Progressive Breakfast for April 29

Morning Message

Where’s The Big Money Danger Now? Look Down-Ballot

If you’re tempted to think campaign megamillions no longer matter because maverick Republican Donald Trump is a self-financed near-nominee and Bernie Sanders has fomented a nationwide rebellion on a tide of two million small donors, take a look down-ballot ... The $707 million in super PAC funding is already double the level at this stage in 2012. And huge hunks of that campaign hoard are being rerouted into state races for senator, governor and Congress.

Democratic Tension Builds

Sanders criticizes Democratic Party’s commitments in Oregon address. NYT: “Sanders spoke at length about how Democrats had not spent enough time trying to help working-class people obtain adequate health care and higher wages. ‘The Democratic Party has to reach a fundamental conclusion: Are we on the side of working people or big-money interests? … Do we stand with the elderly, the children, the sick and the poor? Or do we stand with Wall Street speculators and the drug companies and the insurance companies?'”

“Clinton to take hard line with Sanders” at convention, reports The Hill: “Clinton supporters argue the former secretary of State has already been forced to the left by Sanders, and can’t risk moving further ahead of a general election … ‘We can’t do it,’ [a Clinton] ally said. ‘But there’s going to be a place for him to weigh in on the campaign and at the convention and he should have the satisfaction that he raised some issues that have been a part of the conversation.’ Sanders allies are frustrated … ‘He can’t demand anything but she’ll want his full cooperation,’ one Sanders ally said.”

Trump Firms Grip On Nom

GOP “resigned” to Trump, finds W. Post: “…many … now see him as the all-but-certain nominee and are exhausted by the prospect of a contested July convention, according to interviews this week with more than a dozen party figures …”

Trump is a “working-class fraud” says NYT’s Timothy Egan: “Wage stagnation is the most glaring symptom of a declining middle class. Trump’s solution? He believes that ‘wages are too high.’ … [Workers have] been protesting in front of his gilded [Vegas] monolith because he will not allow them to join a union, which could raise their pay an additional $3 an hour …”

Breakfast Sides

“T-Mobile Accused of Fighting a Real Union by Creating a Fake One” reports Bloomberg Businessweek: “For more than a decade, the Communications Workers of America has been trying to unionize T-Mobile … Now CWA is alleging to the National Labor Relations Board (NLRB) that T-Mobile has adopted an anti-union tactic that’s been illegal since 1935: creating a company-controlled union to drain support for an independent one.”

Energy issues impact several Senate races. The Hill: “President Obama’s controversial climate policy is looming large in Ohio and Illinois, where the coal industry still employs thousands, while battle lines are being drawn in Colorado, pitting environmentalists against oil and gas companies over drilling. In New Hampshire, the Republican incumbent, Sen. Kelly Ayotte, is racing to shore up her credibility with green-minded voters, while hydraulic fracturing, or fracking, offshore drilling, and solar power could move a decisive number of voters in the race to replace Sen. Marco Rubio in Florida.”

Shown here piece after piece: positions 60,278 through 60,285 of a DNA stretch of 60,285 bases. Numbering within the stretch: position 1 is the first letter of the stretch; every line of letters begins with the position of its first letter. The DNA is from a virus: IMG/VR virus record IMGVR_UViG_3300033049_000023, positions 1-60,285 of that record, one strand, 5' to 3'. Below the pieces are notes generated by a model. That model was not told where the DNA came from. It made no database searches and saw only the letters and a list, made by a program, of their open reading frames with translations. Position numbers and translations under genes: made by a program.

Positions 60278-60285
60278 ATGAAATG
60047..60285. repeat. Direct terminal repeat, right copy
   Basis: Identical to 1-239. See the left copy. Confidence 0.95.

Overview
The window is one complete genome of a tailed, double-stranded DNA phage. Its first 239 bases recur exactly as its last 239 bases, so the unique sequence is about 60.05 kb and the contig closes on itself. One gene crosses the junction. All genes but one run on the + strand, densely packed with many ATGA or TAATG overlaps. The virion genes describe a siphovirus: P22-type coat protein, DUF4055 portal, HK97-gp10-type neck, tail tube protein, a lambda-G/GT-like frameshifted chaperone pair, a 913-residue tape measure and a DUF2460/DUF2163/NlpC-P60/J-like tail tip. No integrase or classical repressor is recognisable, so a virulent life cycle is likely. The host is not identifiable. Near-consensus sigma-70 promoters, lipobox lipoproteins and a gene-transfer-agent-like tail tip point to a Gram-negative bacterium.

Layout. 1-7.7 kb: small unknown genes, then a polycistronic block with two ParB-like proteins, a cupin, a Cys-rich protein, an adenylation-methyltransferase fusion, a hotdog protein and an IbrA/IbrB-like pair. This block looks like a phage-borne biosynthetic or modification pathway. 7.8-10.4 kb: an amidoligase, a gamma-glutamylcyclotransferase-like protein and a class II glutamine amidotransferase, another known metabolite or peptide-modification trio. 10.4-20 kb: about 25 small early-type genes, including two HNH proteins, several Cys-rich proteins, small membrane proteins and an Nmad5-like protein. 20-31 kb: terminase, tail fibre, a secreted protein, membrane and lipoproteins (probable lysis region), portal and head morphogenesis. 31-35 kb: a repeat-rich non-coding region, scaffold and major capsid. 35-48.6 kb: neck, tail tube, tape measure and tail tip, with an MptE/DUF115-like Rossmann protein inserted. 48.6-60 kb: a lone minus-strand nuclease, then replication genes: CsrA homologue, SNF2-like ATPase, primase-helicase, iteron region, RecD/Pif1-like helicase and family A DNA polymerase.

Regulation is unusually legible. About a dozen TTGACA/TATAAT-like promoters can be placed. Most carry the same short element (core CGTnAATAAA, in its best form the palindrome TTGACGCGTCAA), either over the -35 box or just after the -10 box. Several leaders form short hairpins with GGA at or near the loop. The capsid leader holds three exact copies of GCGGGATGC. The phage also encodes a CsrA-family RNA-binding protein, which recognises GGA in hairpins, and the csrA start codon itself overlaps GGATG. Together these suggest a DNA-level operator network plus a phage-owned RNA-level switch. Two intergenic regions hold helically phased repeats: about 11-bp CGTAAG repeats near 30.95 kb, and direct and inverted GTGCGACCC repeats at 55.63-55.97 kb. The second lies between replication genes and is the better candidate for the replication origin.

Ad blitz for Garland. Politico: “To date, the outside allies have focused on the states with the five most vulnerable GOP incumbents (New Hampshire, Wisconsin, Pennsylvania, Ohio and Illinois) and Senate Judiciary Chairman Chuck Grassley’s Iowa. Now they’ll be expanding the map to cover three more incumbents up for reelection: Arizona’s John McCain, North Carolina’s Richard Burr and Missouri’s Roy Blunt.”

“Unpaid Annual Taxes Rise to $458 Billion” reports NYT: “…the I.R.S. said there were average unpaid annual taxes of $458 billion for 2008 to 2010, a slight increase from $450 billion in 2006 … the I.R.S. has been under pressure from congressional Republicans who have simultaneously cut its budget and excoriated the agency for operational deficiencies.”

Stronger budget tools needed to blunt next recession, argues CBPP’s Ben Spielberg in NYT oped: “Because interest rates are already so low, the Fed’s principal ammunition — the ability to further lower rates — is unlikely to have much traction when the next downturn rolls around … the prudent move would be to strengthen the ‘automatic stabilizers’ in the federal budget — programs like unemployment insurance, the Supplemental Nutrition Assistance Program … and Medicaid — that, without the need for congressional action, expand when the economy is weak…”